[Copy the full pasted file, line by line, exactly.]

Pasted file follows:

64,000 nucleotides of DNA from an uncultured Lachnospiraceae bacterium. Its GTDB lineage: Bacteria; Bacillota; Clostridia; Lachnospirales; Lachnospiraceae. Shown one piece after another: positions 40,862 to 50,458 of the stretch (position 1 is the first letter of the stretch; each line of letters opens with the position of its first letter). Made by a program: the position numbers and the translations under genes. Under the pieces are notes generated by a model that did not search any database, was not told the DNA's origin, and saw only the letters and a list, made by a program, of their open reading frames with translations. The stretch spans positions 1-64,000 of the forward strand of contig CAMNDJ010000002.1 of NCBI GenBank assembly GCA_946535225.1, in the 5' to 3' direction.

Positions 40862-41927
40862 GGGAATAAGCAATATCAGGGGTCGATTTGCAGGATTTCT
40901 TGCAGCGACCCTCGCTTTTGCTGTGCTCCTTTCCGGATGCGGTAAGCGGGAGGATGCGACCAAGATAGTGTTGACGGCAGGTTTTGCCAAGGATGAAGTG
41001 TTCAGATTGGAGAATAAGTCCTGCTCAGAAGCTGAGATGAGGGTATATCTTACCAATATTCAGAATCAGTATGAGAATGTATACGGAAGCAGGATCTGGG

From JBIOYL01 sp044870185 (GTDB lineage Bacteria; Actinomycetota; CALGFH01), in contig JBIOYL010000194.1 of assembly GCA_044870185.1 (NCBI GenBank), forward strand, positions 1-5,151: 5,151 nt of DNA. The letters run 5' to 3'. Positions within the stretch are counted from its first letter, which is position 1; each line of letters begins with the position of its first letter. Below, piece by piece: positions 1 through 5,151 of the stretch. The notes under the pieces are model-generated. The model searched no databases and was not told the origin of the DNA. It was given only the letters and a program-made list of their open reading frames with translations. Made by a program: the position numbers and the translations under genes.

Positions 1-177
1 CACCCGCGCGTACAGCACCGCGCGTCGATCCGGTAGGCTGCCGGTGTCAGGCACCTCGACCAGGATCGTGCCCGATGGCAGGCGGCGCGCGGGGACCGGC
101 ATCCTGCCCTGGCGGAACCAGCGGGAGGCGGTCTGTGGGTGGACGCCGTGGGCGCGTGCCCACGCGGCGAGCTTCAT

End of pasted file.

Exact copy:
64,000 nucleotides of DNA from an uncultured Lachnospiraceae bacterium. Its GTDB lineage: Bacteria; Bacillota; Clostridia; Lachnospirales; Lachnospiraceae. Shown one piece after another: positions 40,862 to 50,458 of the stretch (position 1 is the first letter of the stretch; each line of letters opens with the position of its first letter). Made by a program: the position numbers and the translations under genes. Under the pieces are notes generated by a model that did not search any database, was not told the DNA's origin, and saw only the letters and a list, made by a program, of their open reading frames with translations. The stretch spans positions 1-64,000 of the forward strand of contig CAMNDJ010000002.1 of NCBI GenBank assembly GCA_946535225.1, in the 5' to 3' direction.

Positions 40862-41927
40862 GGGAATAAGCAATATCAGGGGTCGATTTGCAGGATTTCT
40901 TGCAGCGACCCTCGCTTTTGCTGTGCTCCTTTCCGGATGCGGTAAGCGGGAGGATGCGACCAAGATAGTGTTGACGGCAGGTTTTGCCAAGGATGAAGTG
41001 TTCAGATTGGAGAATAAGTCCTGCTCAGAAGCTGAGATGAGGGTATATCTTACCAATATTCAGAATCAGTATGAGAATGTATACGGAAGCAGGATCTGGG

From JBIOYL01 sp044870185 (GTDB lineage Bacteria; Actinomycetota; CALGFH01), in contig JBIOYL010000194.1 of assembly GCA_044870185.1 (NCBI GenBank), forward strand, positions 1-5,151: 5,151 nt of DNA. The letters run 5' to 3'. Positions within the stretch are counted from its first letter, which is position 1; each line of letters begins with the position of its first letter. Below, piece by piece: positions 1 through 5,151 of the stretch. The notes under the pieces are model-generated. The model searched no databases and was not told the origin of the DNA. It was given only the letters and a program-made list of their open reading frames with translations. Made by a program: the position numbers and the translations under genes.

Positions 1-177
1 CACCCGCGCGTACAGCACCGCGCGTCGATCCGGTAGGCTGCCGGTGTCAGGCACCTCGACCAGGATCGTGCCCGATGGCAGGCGGCGCGCGGGGACCGGC
101 ATCCTGCCCTGGCGGAACCAGCGGGAGGCGGTCTGTGGGTGGACGCCGTGGGCGCGTGCCCACGCGGCGAGCTTCAT